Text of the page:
A common criticism of the pre-crash economy was that people didn’t understand what they were investing in. Reports of complicated strings of deals being unravelled in financial centres all around the world did nothing for the reputation of investment banks, who had previously dazzled the markets with the complexity of their deals.
Bonds and other debt related products were so far removed from an actual, tangible thing that investors felt confused and unsure about where to invest next. This sentiment may perhaps explain why property markets have recovered more quickly than expected. After all, what is more tangible than bricks and mortar?
But recent results from the Liv-ex 100 (the main fine wine index), have shown that investors may now be branching out into other assets that they can grasp – and taste!
For the past 14 consecutive months the Liv-ex results have shown a steady increase in prices. In May alone prices rose by 4.4%. On one day alone in Hong Kong, sales went through the roof. An Acker, Merrall and Condit auction raised HK$152 million (a record breaking amount), and a Christie’s auction raised HK$40 million.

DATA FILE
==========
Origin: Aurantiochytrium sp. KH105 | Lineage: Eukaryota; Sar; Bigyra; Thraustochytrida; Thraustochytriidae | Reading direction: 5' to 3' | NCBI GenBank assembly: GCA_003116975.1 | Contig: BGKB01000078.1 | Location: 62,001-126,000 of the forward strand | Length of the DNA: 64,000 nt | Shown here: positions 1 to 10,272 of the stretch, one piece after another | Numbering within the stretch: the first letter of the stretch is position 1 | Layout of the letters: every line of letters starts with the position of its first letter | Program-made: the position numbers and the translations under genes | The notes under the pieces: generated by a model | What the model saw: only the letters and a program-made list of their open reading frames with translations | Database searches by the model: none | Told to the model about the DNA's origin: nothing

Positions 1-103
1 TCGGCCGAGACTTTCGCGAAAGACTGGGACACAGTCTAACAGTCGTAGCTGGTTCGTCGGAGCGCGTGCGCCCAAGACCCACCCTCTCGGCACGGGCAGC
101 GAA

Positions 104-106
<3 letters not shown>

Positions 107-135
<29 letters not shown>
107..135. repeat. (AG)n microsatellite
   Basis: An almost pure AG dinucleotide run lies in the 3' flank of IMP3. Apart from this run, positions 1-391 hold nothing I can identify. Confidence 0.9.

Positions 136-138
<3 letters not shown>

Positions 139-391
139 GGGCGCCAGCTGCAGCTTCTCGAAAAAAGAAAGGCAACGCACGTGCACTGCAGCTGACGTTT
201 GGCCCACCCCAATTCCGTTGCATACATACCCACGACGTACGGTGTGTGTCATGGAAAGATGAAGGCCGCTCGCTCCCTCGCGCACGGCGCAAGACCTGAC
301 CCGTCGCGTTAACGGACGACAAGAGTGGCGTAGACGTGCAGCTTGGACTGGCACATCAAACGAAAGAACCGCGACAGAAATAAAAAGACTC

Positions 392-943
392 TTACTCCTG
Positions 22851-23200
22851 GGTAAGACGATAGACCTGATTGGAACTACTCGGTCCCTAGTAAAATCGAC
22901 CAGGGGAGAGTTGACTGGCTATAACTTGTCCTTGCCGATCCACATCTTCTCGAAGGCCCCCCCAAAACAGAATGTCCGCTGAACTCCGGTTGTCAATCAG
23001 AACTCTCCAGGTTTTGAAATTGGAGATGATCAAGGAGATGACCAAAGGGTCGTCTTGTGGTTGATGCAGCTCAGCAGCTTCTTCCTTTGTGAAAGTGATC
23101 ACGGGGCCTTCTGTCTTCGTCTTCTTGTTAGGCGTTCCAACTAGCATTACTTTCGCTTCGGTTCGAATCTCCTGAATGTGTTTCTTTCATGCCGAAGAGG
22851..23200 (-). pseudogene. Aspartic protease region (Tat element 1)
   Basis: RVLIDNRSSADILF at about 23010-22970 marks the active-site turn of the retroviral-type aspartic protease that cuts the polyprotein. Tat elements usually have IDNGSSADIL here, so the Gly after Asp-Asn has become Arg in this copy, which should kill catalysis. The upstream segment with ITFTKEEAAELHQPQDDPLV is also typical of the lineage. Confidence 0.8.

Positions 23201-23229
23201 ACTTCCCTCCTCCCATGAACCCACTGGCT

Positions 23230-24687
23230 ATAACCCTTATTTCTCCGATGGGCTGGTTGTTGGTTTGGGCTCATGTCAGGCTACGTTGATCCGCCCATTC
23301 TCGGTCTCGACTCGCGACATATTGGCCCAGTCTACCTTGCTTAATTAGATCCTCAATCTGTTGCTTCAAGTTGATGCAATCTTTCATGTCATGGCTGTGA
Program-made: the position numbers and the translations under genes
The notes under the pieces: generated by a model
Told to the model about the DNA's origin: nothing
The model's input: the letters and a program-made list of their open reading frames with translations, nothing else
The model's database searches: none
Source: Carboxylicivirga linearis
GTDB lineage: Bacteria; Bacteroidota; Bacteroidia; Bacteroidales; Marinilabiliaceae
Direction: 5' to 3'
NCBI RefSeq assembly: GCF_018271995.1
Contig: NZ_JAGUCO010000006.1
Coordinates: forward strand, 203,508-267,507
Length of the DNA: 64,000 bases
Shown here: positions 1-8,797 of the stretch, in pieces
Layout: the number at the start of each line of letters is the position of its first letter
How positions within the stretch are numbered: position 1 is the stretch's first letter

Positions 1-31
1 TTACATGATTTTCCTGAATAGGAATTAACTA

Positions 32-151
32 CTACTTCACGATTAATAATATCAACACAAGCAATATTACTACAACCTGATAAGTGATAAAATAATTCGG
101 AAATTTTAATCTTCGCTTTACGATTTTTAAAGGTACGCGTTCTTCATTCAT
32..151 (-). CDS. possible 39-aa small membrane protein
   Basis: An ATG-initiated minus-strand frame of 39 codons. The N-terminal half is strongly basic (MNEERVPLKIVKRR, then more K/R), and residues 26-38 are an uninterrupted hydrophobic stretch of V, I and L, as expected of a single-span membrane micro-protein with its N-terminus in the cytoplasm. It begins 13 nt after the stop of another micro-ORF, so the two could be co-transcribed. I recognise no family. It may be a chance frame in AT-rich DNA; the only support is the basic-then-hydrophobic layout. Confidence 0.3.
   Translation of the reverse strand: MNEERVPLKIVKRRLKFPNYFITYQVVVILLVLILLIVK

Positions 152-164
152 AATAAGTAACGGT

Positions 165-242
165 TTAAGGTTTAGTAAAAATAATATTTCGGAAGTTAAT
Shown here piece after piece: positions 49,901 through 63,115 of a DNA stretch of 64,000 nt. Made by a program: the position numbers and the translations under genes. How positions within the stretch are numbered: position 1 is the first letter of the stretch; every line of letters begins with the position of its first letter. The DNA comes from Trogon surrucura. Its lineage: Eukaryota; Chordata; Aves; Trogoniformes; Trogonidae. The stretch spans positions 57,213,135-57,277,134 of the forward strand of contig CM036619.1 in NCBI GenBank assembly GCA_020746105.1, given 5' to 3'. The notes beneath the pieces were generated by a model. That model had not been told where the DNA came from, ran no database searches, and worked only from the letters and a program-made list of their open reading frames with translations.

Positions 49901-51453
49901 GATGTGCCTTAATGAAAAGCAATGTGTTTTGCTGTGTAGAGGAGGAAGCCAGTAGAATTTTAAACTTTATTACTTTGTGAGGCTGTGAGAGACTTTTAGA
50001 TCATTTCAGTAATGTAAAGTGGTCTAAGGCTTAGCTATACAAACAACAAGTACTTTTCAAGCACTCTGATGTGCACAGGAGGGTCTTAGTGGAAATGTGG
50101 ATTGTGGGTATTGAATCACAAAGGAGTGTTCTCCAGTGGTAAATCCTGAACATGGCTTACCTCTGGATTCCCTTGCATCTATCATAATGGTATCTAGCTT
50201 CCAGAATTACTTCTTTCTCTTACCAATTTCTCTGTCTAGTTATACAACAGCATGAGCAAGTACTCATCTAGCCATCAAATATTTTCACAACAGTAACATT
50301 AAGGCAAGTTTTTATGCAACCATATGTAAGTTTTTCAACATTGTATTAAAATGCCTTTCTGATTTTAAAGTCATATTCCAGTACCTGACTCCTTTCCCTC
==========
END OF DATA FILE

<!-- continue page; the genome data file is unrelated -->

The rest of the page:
The wines that dominated the sales were French in origin, but given their age this is no surprise. Perhaps in the next couple of decades vintages from the New World may also become more valuable to reflect modern drinking preferences. Either way, the trend towards wine looks set to continue.
What explains this growth? Demand is on the rise from the emerging markets and has remained steady in places that are more traditionally interested in buying fine wines, including Europe and the United States. However, the supply remains finite – new vineyards realistically take decades to become established and there is a limit to how much grape harvests can be improved.
However, a sobering thought for UK resident wine enthusiasts was the CGT rise for higher rate taxpayers in Tuesday’s Budget.